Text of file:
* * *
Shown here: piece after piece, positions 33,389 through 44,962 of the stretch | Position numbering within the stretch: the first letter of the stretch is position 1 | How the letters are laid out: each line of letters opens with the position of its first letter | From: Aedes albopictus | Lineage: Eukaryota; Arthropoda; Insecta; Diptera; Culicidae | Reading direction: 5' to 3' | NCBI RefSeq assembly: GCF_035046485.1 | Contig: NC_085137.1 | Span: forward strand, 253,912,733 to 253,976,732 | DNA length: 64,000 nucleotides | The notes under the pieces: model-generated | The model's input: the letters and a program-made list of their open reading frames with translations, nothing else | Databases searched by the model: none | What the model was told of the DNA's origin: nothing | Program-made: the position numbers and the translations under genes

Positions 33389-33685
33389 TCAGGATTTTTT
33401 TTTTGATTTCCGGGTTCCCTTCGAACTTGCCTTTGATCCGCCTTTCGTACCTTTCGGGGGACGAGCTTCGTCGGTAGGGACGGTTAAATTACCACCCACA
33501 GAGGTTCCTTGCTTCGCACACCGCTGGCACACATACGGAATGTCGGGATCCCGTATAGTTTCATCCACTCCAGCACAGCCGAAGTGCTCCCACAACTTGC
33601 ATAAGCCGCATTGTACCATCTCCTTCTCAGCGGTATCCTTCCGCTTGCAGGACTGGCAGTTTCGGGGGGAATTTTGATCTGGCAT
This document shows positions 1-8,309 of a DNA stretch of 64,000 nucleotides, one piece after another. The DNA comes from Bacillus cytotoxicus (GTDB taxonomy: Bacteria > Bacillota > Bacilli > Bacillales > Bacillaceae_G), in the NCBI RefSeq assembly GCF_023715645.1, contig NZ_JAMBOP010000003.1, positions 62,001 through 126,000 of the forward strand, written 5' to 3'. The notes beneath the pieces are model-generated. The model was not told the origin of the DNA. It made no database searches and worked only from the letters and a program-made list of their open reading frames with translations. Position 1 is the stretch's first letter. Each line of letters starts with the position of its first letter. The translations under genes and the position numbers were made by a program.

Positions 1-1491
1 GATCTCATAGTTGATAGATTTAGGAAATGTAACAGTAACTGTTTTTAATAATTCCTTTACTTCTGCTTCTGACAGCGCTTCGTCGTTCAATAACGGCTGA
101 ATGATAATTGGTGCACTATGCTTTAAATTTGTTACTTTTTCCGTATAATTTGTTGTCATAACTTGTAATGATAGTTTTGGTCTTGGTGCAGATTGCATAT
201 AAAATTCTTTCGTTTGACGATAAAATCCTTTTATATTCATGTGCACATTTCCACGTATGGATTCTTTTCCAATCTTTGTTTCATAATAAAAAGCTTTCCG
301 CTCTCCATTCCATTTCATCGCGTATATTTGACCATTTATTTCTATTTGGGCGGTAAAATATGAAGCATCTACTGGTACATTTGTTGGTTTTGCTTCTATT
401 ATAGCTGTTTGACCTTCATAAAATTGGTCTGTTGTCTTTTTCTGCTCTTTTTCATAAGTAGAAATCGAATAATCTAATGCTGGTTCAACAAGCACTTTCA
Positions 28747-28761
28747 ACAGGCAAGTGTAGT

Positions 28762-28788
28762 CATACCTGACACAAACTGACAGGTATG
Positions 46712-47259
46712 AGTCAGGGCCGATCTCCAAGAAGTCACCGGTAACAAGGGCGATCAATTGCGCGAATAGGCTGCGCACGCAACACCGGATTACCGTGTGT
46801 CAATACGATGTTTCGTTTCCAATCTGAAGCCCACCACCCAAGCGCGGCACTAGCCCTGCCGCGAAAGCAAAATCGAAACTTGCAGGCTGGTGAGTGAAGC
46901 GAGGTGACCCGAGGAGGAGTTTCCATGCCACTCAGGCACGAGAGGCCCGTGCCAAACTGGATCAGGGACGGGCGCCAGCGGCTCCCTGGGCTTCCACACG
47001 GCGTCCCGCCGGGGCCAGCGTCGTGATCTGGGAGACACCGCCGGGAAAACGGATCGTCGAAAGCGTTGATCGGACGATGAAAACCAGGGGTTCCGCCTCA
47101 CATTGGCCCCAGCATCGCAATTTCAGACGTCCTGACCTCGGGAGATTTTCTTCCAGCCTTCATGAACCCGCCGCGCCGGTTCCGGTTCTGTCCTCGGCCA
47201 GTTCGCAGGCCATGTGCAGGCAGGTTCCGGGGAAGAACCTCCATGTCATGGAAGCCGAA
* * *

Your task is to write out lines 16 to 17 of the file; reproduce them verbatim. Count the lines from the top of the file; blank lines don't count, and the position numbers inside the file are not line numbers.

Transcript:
Positions 28762-28788
28762 CATACCTGACACAAACTGACAGGTATG